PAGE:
It's time for everyone—fans and media—to take a step back. Arsenal can and will go on without all the bickering.
Look, we all know that Arsenal haven't been great this season. Wenger has clearly struggled more this season than in his previous 15 years in North London combined. But that doesn't mean he's going anywhere, at least for now.
Considering the fact that Wenger has stuck around Arsenal for the better part of two decades, it's likely he'll still be present in North London after the season. Then he'll have a reported £55 million to work with, and we'll have another chance to judge.
Until then, let's try to stop freaking out every time Arsenal and Wenger do something wrong (or right). For now, it's time to let Wenger show what he can do with the rest of the season.
Did Sunday damage 'Arry?
Tottenham manager Harry Redknapp is the hot favorite to be England's next boss. Considering the final scoreline of Sunday's match, it's fair to ask whether the result took a bit of the luster off England's golden boy.
Spurs were beaten soundly after taking a two-goal lead inside the first 35 minutes.
Louis Saha did well to get free in the middle of Arsenal's defense in the fourth minute, but his shot benefited from a wicked deflection off the heel of Thomas Vermaelen (and what the heck is up with him lately?).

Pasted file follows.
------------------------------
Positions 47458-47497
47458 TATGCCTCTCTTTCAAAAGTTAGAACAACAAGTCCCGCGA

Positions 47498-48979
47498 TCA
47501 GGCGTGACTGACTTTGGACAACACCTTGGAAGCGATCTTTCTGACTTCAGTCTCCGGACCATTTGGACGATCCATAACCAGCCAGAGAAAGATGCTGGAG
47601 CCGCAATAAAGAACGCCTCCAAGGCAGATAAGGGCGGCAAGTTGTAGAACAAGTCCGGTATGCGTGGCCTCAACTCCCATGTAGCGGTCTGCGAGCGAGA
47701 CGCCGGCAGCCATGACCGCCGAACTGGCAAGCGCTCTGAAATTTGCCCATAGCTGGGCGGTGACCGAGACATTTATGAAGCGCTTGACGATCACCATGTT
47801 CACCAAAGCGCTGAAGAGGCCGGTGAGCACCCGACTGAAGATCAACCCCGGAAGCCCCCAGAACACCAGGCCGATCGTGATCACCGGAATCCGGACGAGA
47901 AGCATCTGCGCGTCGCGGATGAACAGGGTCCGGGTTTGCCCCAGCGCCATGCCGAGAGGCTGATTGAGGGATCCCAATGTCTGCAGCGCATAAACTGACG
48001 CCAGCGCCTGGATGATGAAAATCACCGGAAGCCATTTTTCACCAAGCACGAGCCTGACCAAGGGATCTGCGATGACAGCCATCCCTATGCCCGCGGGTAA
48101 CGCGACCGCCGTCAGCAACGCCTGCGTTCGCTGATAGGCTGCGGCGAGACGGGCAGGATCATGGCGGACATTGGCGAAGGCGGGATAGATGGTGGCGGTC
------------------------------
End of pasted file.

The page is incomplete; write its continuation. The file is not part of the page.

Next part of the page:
Emmanuel Adebayor doubled Spurs' lead with a well-taken penalty in the 34th minute, but the manner in which Gareth Bale won it was dubious to say the least.
Apart from that, Spurs offered little, and by the time Arsenal equalized two minutes before halftime, it was no more than the Gunners deserved.
In truth, Arsenal were worth the result—and the scoreline flattered them only slightly. Tottenham, by contrast, saw their slim title aspirations flicker out. And now they must look over their shoulder at the oncoming challenge from both Chelsea and Arsenal seven points back.
For fans of Tottenham and England, Redknapp's response will be interesting to say the least.
Czech midfielder Tomas Rosicky laid off a perfectly weighted pass for the onrushing Bacary Sagna, ran onto the return ball and, with one deft flick, lifted a short shot past Tottenham Hotspur keeper Brad Friedel for a 51st-minute goal.